29 September 2004

Here's an Associated Press story reporting that Sen. John Kerry has begun to be funny.

Intentionally, they mean.

As an example, they cite the Senator's sudden habit of dropping "Heavens to Betsy", "You bet your boots", or a number of other phrases not widely used since the Eisenhower administration, into his speeches.

Endearingly desperate to make this sound like a positive development, AP writer Nedra Pickler notes:

Even while speaking on the very serious topic of Iraq last week at New York University, Kerry made the audience laugh six times at President Bush's expense.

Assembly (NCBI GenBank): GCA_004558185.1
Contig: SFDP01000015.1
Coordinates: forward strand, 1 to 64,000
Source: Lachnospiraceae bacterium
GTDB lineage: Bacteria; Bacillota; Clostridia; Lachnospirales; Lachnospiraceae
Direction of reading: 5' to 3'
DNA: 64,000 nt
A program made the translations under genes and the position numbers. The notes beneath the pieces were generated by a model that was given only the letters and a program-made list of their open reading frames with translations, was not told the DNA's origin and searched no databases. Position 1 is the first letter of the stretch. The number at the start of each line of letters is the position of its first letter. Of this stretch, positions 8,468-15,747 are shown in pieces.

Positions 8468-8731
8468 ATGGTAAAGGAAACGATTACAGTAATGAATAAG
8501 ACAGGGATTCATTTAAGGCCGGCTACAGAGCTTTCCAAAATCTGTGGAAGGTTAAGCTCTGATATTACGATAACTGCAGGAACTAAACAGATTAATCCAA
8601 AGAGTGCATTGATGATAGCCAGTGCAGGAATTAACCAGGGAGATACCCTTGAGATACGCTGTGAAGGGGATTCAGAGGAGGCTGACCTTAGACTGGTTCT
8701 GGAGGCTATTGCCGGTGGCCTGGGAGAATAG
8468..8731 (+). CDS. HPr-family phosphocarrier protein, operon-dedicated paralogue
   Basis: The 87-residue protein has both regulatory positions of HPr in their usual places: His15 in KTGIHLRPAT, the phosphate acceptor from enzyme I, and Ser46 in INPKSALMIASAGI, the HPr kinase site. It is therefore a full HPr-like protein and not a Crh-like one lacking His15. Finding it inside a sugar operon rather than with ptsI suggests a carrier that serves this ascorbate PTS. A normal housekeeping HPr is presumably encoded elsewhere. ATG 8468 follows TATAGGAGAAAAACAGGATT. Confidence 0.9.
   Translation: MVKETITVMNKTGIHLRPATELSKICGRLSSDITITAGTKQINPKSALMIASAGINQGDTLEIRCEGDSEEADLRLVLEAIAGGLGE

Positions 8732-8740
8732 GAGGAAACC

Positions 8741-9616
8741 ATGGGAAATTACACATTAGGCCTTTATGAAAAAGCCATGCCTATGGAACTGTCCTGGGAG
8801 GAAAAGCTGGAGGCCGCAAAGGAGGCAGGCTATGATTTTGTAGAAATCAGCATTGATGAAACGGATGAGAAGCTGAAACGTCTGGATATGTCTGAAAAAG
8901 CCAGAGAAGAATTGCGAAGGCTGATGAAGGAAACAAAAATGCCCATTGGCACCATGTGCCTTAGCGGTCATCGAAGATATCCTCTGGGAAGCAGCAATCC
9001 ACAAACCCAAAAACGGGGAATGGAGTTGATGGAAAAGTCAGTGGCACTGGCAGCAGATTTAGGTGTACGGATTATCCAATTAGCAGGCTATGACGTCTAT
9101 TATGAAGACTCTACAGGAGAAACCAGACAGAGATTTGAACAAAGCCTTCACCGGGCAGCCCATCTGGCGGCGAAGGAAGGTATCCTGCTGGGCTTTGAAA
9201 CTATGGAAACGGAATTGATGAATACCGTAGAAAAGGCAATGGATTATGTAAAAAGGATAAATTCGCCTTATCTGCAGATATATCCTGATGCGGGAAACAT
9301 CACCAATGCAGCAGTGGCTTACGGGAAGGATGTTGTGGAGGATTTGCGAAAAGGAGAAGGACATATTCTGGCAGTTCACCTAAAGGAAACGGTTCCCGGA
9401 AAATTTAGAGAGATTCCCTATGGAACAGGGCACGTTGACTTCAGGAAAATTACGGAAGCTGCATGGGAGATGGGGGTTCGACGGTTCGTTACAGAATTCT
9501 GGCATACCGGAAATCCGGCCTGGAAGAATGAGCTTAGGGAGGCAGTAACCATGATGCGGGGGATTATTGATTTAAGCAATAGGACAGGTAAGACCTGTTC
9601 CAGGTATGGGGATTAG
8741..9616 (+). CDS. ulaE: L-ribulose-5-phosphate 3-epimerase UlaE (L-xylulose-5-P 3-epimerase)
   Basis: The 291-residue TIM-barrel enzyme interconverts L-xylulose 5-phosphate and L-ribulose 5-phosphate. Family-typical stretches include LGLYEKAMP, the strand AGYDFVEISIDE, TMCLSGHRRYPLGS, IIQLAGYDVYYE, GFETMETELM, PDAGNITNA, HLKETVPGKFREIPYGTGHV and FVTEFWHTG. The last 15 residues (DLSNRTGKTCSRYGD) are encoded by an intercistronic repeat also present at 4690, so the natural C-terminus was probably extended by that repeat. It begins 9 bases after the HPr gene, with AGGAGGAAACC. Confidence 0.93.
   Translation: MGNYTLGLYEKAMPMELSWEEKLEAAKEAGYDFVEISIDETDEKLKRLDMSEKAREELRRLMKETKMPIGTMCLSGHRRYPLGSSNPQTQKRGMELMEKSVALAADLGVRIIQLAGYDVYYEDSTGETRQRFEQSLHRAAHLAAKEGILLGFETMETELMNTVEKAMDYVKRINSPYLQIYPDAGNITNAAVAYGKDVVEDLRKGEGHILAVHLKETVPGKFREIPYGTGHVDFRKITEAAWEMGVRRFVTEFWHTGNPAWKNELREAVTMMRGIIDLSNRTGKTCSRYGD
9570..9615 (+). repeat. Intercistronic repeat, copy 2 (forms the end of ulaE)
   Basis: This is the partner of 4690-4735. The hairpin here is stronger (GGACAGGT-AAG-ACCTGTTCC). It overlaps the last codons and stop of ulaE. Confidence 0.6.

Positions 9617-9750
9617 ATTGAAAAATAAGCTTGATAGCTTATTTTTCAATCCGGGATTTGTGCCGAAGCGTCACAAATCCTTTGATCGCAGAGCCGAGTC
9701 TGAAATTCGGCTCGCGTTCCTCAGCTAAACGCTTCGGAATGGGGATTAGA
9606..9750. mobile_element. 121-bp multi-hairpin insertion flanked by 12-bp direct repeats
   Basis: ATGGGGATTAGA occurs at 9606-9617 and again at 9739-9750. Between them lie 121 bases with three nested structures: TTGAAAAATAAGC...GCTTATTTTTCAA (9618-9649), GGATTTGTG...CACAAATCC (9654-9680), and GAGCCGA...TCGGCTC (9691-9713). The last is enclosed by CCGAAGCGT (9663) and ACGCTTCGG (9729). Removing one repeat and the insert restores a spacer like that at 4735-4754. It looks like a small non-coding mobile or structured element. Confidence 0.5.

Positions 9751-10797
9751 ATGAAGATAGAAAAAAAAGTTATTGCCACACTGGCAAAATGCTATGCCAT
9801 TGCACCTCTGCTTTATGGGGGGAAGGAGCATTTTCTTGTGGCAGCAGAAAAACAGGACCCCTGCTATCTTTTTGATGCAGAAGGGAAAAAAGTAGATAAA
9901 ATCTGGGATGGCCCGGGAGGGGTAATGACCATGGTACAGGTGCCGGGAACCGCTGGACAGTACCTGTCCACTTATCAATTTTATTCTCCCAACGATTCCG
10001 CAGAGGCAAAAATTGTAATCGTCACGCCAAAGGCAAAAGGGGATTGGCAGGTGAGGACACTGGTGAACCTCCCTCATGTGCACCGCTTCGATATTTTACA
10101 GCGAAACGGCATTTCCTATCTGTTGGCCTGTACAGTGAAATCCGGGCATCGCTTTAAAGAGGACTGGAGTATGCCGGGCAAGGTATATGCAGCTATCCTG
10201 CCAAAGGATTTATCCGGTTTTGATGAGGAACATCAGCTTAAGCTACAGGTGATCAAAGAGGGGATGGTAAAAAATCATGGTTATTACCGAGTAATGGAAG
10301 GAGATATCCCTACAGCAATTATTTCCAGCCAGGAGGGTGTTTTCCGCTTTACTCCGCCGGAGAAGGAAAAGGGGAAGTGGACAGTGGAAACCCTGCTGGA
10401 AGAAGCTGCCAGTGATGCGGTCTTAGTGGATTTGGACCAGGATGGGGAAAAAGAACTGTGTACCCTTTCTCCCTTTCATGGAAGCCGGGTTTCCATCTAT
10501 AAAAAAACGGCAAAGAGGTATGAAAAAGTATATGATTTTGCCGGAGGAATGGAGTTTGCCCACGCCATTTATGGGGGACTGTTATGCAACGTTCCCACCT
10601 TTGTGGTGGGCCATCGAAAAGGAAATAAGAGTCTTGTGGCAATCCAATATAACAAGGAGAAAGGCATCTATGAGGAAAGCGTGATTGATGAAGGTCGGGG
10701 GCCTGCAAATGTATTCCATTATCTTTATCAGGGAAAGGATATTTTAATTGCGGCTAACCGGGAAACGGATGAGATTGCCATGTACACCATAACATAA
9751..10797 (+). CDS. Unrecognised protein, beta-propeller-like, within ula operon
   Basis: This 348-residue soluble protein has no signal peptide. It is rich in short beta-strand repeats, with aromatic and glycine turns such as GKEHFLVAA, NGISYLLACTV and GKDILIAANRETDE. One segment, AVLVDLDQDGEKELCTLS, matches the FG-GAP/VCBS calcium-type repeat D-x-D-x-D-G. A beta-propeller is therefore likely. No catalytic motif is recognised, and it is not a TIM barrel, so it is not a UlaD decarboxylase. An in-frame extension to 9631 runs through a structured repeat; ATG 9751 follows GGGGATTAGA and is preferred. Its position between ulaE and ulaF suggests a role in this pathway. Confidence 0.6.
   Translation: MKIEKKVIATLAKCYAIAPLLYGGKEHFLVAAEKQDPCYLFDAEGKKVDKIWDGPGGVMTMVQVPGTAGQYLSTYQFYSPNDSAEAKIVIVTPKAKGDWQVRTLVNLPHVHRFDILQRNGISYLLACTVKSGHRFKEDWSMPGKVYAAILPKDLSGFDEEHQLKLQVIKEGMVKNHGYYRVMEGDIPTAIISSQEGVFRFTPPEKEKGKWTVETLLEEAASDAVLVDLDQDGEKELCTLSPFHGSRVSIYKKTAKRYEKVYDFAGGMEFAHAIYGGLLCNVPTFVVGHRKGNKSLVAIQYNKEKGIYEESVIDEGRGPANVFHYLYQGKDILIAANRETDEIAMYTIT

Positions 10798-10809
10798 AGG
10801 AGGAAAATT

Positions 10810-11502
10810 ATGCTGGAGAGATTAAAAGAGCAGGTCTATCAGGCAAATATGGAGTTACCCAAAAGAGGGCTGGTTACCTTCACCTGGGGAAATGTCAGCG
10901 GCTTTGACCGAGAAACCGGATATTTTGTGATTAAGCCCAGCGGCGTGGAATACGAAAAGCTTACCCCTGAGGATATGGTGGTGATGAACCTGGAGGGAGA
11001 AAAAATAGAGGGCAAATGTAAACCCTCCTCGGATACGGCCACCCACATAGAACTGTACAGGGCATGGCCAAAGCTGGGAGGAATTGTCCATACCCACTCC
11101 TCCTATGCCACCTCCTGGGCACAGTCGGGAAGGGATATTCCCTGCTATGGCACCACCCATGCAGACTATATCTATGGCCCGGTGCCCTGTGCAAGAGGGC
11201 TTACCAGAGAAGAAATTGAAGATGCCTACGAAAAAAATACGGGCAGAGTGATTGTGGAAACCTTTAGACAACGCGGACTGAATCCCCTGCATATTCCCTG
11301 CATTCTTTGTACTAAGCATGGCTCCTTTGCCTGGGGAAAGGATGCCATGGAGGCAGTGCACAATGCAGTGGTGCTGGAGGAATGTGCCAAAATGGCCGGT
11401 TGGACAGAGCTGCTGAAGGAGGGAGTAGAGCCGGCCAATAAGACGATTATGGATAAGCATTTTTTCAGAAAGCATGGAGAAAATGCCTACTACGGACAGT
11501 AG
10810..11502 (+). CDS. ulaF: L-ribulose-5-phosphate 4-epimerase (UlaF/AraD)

In other news, Kerry made a room full of dogs salivate by ringing a small bell. Seriously, how hard is it to make an audience at NYU laugh at President Bush's expense? A cadaver could have gotten six laughs.

As an example of Kerry "using the lingo of the younger generation", we get "You're going to hear all this talk, 'Oh, we've turned the corner, we're doing better, blah blah, you know, blah and blah and blah."

I like this one, merely because it gives me an excuse to resurrect this picture:

Now I think of it, that is kinda funny.

Ofc. Krupke at 3:32 AM
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27 September 2004

An Iraqi exile blogger has some sharp words for Maureen Dowd, in re Dowd's column on the visit of Allawi to the U.S.:

This is a laughably parochial reaction. Does Dowd think that Allawi is only talking to her and her ilk?

He's right, but I think he's being a little hard on her. She's a New York Times writer, for crying out loud. Laughable parochialism is like oxygen there.